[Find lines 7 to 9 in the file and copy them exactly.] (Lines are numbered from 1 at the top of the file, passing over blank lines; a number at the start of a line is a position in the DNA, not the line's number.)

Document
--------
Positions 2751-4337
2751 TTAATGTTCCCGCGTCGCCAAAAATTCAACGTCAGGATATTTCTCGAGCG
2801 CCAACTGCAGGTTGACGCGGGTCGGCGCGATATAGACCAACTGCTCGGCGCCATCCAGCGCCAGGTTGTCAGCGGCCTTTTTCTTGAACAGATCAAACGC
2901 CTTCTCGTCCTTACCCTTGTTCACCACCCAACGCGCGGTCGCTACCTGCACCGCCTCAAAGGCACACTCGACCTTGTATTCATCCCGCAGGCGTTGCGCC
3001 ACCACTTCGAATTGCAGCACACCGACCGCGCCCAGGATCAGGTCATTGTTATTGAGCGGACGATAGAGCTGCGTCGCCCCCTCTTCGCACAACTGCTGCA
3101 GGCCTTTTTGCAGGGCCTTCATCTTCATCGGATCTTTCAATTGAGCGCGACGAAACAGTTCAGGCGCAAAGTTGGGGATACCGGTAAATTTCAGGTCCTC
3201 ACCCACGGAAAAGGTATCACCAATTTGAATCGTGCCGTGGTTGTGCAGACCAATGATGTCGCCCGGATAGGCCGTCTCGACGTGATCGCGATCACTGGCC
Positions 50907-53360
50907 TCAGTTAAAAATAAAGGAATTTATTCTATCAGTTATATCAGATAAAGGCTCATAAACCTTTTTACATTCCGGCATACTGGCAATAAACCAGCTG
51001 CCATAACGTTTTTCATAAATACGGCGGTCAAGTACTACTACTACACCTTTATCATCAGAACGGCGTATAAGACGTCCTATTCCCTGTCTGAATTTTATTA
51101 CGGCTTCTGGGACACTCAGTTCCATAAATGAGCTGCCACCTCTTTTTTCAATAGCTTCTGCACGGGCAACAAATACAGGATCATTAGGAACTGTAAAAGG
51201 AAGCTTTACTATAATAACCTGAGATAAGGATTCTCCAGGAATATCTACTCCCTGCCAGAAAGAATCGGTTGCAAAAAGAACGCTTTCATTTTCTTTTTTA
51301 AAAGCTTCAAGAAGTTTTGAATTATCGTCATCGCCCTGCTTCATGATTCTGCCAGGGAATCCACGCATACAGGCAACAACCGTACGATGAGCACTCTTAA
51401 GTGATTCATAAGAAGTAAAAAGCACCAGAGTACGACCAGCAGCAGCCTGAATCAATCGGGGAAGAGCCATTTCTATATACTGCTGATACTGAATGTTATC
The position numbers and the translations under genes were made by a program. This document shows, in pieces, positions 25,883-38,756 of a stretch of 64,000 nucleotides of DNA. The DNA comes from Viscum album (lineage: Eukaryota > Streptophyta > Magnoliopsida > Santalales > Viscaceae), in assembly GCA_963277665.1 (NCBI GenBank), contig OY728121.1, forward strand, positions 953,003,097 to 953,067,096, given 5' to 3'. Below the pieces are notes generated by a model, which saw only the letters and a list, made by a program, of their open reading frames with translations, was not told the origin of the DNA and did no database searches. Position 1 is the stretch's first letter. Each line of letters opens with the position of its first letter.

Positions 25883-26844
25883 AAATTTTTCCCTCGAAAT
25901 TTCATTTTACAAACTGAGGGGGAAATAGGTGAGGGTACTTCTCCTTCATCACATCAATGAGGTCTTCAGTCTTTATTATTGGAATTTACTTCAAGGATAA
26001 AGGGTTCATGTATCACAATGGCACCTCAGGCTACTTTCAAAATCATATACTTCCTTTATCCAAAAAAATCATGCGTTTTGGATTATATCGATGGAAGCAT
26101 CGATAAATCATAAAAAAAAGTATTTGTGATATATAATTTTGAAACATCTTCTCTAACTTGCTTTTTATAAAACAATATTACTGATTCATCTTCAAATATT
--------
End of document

3201 ACCCACGGAAAAGGTATCACCAATTTGAATCGTGCCGTGGTTGTGCAGACCAATGATGTCGCCCGGATAGGCCGTCTCGACGTGATCGCGATCACTGGCC
Positions 50907-53360
50907 TCAGTTAAAAATAAAGGAATTTATTCTATCAGTTATATCAGATAAAGGCTCATAAACCTTTTTACATTCCGGCATACTGGCAATAAACCAGCTG